Ports of Los Angeles, Long Beach receive $112M for maintenance, repair

The ports of Los Angeles and Long Beach have been awarded a total of $112 million in federal money from the U.S. Army Corps of Engineers. Local and state leaders touted it as a milestone toward equitable funding.

The money, which comes from the Harbor Maintenance Tax, will finance maintenance and repair projects at the ports. The funds will also benefit a Salton Sea project addressing public health and the environment. 

U.S. Sen. Alex Padilla, D-Calif., announced the funding, which comes from the fiscal year 2024 Army Corps of Engineers Work Plan. Almost $4 million will go to a Salton Sea feasibility study to address “public health crises … which have devastated the surrounding communities for far too long,” Padilla said in a news release. The Salton Sea is California’s most polluted inland lake. 

“The Ports of Los Angeles and Long Beach move 40 percent of the nation’s container imports, transporting the goods that power our economy,” Padilla said. “I am glad to see the Army Corps heed my call to fund these crucial upgrades that will bolster global supply chains and make long overdue repairs to the ports.”

The ports, which make up the San Pedro Bay port complex, will undergo infrastructure repairs for piers and wharfs. Projects include seismic safety upgrades, wharf and fender repairs, pile replacements, sediment removal and remediation, and improvements to slips and channels, the announcement said. 

The Port of Long Beach, the top seaport for exports in the United States, plans to invest $2.3 billion over the next decade in capital improvements to increase capacity, the bulk of which is planned for rail.

The Harbor Maintenance Tax, established in 1986 and administered by the Army Corps of Engineers, collects money from ports based on the value of imports, some domestic cargo and is also assessed on cruise passengers. Funds weren’t typically directed to ports like Long Beach, the port said in a news release. The Water Resources Development Act of 2020 expanded the use of the funds.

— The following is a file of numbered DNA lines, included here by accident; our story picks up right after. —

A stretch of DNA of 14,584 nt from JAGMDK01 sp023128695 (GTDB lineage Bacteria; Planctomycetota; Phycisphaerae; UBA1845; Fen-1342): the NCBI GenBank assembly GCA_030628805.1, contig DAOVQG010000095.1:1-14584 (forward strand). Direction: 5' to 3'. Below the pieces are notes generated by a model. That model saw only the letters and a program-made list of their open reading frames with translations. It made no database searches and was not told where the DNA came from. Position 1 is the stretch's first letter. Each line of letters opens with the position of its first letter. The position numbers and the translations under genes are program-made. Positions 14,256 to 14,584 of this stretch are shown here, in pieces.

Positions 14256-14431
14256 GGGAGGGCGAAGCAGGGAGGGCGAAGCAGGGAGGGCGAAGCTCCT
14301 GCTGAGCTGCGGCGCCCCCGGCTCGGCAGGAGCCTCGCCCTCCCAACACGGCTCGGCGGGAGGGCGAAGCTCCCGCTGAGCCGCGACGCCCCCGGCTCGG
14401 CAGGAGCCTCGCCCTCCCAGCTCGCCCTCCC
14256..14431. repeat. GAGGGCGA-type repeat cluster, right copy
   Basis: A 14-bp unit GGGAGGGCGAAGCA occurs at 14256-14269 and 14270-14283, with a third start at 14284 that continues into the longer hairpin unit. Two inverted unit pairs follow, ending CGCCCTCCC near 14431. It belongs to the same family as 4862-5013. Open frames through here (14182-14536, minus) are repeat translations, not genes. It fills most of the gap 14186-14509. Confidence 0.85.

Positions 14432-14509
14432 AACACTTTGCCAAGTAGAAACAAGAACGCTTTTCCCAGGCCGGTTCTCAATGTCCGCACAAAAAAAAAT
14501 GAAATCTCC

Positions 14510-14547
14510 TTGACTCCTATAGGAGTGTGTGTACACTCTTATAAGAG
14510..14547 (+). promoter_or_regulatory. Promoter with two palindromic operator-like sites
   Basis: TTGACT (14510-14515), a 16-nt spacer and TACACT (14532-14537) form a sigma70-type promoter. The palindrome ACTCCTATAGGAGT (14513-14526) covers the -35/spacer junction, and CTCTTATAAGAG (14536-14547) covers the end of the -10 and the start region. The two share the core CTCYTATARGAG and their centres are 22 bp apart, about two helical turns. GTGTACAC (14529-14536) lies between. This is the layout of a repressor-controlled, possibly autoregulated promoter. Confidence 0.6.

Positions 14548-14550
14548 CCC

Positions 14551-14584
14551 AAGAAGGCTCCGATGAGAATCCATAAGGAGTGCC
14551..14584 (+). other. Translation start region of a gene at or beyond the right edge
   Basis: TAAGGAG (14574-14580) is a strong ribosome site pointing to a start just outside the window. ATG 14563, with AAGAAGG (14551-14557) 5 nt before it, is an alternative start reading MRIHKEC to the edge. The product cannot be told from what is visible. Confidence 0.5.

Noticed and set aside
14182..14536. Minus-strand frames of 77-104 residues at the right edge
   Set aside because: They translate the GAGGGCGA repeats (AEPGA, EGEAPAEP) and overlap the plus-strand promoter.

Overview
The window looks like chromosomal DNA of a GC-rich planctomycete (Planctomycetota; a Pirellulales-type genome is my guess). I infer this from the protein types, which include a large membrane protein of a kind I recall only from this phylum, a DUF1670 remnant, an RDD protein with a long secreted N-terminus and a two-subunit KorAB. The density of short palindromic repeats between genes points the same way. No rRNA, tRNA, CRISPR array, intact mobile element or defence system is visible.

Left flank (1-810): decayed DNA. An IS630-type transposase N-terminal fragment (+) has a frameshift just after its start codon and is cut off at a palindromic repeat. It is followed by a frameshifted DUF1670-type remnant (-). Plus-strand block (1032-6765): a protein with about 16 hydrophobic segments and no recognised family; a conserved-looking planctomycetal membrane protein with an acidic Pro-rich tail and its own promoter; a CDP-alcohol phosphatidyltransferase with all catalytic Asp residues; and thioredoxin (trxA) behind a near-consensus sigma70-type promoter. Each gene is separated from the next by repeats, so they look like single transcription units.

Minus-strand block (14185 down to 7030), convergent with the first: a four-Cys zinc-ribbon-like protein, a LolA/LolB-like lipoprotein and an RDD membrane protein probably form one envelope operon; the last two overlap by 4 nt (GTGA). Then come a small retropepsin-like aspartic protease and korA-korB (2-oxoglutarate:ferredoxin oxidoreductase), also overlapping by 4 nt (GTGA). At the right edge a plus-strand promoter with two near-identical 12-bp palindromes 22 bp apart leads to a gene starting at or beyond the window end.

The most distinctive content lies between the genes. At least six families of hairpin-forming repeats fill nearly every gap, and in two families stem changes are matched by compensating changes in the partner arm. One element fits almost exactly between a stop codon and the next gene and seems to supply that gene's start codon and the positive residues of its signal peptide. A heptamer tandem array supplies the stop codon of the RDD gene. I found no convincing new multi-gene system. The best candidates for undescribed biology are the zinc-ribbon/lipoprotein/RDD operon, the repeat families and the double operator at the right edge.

“These funds will contribute to our ongoing infrastructure investments and strengthen our position as the premier gateway for trans-Pacific trade,” Long Beach Mayor Rex Richardson said in the release. “Making the Harbor Maintenance Tax more equitable will make the Port more competitive and improve our harbor, which translates into more jobs and economic growth for Long Beach. 

The Port of Los Angeles, the top container port in the United States, received a record $58 million in funding – nearly 10 times as much as it received last year. A few ports, including Los Angeles and Long Beach, contributed half of the harbor tax revenue but received only 3% of the funding, the Port of Los Angeles said in a news release.

An Army Corps of Engineers spokesperson told FreightWaves that ports receive funding from two sections of the Water Resources Development Act of 2022: Section 104 and Section 102. Section 104, through which ports have received money for about six years, was smaller. This is the first year ports have received funding from the larger section.

“Addressing this disparity has taken years,” Los Angeles Harbor Commission President Lucille Roybal-Allard said in the release. 

The Los Angeles port estimates navigation maintenance and repair projects will cost $6.7 billion overall.

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